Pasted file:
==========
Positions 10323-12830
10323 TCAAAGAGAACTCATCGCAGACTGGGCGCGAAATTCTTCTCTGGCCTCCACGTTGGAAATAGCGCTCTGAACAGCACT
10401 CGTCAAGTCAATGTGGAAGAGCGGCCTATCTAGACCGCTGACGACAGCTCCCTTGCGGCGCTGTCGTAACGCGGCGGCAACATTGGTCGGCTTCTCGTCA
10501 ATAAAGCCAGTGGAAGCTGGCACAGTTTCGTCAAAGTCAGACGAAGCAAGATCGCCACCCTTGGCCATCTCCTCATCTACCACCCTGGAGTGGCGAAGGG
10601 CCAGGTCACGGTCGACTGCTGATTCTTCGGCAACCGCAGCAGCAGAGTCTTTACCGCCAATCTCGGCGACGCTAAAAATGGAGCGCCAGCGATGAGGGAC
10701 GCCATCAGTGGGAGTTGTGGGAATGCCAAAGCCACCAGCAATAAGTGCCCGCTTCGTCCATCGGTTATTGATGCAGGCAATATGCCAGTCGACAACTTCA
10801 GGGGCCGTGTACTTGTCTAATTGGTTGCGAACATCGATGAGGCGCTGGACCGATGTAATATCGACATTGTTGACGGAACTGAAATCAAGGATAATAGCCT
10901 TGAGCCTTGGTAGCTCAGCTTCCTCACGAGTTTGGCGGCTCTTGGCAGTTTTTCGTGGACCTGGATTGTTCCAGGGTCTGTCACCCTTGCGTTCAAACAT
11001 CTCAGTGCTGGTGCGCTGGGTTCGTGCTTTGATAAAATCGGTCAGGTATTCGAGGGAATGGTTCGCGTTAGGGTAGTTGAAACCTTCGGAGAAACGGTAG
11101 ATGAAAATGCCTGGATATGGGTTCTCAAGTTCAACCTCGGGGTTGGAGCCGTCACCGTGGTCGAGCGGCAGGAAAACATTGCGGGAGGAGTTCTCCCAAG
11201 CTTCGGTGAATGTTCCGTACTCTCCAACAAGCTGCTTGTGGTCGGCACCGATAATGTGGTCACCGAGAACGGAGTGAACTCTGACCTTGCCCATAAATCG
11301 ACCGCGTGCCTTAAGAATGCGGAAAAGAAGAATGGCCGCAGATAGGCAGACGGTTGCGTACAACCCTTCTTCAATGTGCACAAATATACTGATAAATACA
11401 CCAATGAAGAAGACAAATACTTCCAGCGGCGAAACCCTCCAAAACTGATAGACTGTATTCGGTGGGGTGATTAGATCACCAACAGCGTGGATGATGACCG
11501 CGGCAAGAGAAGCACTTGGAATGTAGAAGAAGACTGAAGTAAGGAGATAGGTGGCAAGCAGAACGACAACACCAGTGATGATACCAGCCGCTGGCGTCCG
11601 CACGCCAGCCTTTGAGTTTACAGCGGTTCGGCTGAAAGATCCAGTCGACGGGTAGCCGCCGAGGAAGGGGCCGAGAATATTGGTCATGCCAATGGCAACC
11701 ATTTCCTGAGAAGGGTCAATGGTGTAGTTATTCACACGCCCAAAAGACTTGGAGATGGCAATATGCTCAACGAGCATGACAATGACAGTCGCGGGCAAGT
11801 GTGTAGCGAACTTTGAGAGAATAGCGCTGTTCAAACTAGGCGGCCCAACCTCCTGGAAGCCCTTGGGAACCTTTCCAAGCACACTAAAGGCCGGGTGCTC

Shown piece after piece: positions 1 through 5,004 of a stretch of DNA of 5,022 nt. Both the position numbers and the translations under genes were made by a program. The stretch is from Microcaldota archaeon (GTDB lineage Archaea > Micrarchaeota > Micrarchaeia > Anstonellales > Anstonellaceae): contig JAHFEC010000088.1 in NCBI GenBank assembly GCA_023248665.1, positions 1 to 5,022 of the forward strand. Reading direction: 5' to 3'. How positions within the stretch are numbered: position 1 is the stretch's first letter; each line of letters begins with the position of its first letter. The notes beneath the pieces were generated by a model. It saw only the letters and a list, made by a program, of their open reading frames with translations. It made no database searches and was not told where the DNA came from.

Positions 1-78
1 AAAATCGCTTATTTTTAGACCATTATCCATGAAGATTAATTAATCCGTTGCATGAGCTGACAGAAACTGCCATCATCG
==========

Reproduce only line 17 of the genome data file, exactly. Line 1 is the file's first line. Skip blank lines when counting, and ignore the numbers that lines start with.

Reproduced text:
11801 GTGTAGCGAACTTTGAGAGAATAGCGCTGTTCAAACTAGGCGGCCCAACCTCCTGGAAGCCCTTGGGAACCTTTCCAAGCACACTAAAGGCCGGGTGCTC